The Baháʼí Faith is a tolerant religion, emanating from Iran, which essentially attempts to unite all faiths (saying all are worthy). It has three central figures: the Báb (1819–1850), the herald, or messenger (hence gate), a John the Baptist like figure who taught his followers that God would soon send a prophet who would be similar to Jesus or Muhammad, Baháʼu'lláh (1817–1892), who claimed to be that prophet and his son, Abdu'l-Bahá (1844–1921).
The Bab was sentenced to death in Tabriz. He was tied up and forced to face 750 riflemen. Astonishingly they all missed (or so the story goes). So the Bab ran away, but was recaptured and this time the execution was successful. His body was stolen away to Israel and buried in the shrine here.
Baháʼu'lláh was persecuted, and imprisoned, but only exiled to Iraq. Abdu'l-Bahá was released from confinement in 1908 and able to make teaching trips to Europe and the United States. Today, the religion is estimated to have 5 to 8 million adherents, spread throughout the world.
Acre, known here as Akko, also goes back a very long way. The earliest evidence of settlements dates back to 3000 BC. Until the British came, it was the foremost seaport in the region. It's probably most famous for its role in the Crusader Wars, when it changed hands several times. There's a whole crusader castle church and crypt underneath newer, Ottoman buildings. These were simply laid over the crusader chambers, which were filled to the brim with sand. No-one realised these additional layers were there, until the 1990s. The sand was scooped out to reveal extraordinary vaulting on lofty ceilings and tiny underground sandstone passages, linking the buildings. It's a very impressive display, making good use of projectors to recreate scenes from the past and overlay them on the stone.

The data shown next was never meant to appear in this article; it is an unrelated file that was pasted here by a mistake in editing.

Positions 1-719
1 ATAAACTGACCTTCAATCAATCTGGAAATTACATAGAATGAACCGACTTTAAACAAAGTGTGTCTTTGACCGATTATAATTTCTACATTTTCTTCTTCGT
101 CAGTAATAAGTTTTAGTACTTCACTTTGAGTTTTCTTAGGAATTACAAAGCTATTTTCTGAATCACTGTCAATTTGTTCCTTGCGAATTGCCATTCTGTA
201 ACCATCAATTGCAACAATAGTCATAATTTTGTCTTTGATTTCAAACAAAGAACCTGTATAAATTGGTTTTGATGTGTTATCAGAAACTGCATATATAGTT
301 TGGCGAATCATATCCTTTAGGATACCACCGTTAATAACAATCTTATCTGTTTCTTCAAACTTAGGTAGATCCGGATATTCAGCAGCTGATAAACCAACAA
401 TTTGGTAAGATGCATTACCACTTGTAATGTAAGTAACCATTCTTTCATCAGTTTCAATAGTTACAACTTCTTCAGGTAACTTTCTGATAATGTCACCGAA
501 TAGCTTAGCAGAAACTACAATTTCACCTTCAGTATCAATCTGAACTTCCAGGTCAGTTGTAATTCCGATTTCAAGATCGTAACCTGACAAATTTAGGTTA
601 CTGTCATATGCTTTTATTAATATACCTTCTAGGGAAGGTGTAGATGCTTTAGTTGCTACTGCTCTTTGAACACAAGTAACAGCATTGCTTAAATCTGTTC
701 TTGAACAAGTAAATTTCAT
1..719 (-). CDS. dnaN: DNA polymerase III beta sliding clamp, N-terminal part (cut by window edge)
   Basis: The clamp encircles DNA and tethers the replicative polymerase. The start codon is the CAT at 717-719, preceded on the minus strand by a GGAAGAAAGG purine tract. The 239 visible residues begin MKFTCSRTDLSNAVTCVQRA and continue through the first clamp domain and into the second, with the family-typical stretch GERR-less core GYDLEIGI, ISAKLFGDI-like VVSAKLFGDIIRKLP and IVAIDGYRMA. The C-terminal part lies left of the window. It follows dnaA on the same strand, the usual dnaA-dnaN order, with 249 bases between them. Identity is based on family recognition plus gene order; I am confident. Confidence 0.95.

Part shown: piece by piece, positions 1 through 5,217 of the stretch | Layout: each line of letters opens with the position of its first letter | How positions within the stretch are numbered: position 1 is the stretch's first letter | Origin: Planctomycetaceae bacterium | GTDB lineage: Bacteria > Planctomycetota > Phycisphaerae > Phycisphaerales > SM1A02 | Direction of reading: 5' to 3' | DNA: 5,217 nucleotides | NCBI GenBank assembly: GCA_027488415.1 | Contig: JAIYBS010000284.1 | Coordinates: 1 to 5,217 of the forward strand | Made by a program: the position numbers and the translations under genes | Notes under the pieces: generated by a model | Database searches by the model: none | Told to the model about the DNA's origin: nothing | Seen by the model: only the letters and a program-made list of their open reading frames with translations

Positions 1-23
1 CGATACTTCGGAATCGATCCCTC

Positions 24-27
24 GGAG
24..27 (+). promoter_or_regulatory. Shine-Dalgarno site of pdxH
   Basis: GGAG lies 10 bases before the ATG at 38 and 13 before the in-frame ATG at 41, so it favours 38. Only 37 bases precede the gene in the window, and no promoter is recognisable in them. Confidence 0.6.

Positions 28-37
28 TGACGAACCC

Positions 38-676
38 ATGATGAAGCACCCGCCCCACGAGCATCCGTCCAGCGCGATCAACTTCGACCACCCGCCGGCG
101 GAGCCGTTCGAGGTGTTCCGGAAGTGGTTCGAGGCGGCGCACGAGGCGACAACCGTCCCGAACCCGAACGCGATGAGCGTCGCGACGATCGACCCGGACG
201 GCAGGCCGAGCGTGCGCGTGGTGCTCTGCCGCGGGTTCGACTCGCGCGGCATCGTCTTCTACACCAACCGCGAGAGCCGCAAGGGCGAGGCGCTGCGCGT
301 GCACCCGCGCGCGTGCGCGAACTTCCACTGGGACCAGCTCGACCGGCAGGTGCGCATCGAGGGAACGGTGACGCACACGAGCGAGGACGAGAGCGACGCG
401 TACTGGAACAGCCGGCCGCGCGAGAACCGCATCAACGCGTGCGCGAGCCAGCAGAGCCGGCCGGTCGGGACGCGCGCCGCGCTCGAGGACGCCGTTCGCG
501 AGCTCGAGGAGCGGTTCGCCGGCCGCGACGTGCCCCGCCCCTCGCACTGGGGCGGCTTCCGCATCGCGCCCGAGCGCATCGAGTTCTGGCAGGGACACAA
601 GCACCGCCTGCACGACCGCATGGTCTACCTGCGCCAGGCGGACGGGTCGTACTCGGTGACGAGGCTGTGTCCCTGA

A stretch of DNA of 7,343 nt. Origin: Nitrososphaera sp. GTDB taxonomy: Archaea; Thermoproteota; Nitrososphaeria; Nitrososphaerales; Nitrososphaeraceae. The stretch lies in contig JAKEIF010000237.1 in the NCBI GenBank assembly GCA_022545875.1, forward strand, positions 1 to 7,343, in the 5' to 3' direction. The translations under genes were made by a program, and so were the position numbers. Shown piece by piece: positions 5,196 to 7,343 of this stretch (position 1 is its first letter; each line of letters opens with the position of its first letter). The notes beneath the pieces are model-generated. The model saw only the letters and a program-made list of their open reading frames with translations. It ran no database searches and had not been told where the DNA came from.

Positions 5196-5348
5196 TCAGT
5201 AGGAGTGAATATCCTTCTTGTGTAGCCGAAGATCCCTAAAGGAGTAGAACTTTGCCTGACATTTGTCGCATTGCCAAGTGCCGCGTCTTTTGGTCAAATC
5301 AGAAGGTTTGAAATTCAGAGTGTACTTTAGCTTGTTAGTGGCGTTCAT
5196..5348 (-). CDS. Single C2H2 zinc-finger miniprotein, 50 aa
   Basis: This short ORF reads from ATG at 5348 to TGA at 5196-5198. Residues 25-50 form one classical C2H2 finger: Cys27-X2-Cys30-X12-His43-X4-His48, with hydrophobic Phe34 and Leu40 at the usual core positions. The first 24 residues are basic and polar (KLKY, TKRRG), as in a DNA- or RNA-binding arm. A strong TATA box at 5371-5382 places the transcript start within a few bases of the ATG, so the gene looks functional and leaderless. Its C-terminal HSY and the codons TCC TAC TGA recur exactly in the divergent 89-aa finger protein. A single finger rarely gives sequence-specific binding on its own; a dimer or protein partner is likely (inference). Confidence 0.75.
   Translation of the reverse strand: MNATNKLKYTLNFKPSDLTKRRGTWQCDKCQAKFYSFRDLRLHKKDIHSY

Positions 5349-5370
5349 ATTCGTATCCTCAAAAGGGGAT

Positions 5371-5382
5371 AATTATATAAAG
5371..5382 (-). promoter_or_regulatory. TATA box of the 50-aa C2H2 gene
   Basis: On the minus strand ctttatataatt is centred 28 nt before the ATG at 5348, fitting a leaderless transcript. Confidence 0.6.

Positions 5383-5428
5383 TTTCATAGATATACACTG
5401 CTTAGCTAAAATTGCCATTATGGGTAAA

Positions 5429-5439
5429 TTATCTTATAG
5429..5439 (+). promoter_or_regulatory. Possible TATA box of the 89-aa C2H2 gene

Lunch in a tourist restaurant with pickled cabbage, olives, flatbread, weird hot hummus, shawarma ( turkey scraps) and chips. One date each ( though I have the temerity to take two).
The obligatory tourist shop ' with craft demonstration '. It's another whistlestop tour. There's just time to admire the mosque. the second largest in Israel and to scoot down to the port and through the bazaar, which is mostly shuttered for the afternoon. Past a whole row of restaurants, lights strung all round in a large square. It looks like a fun place for the evening.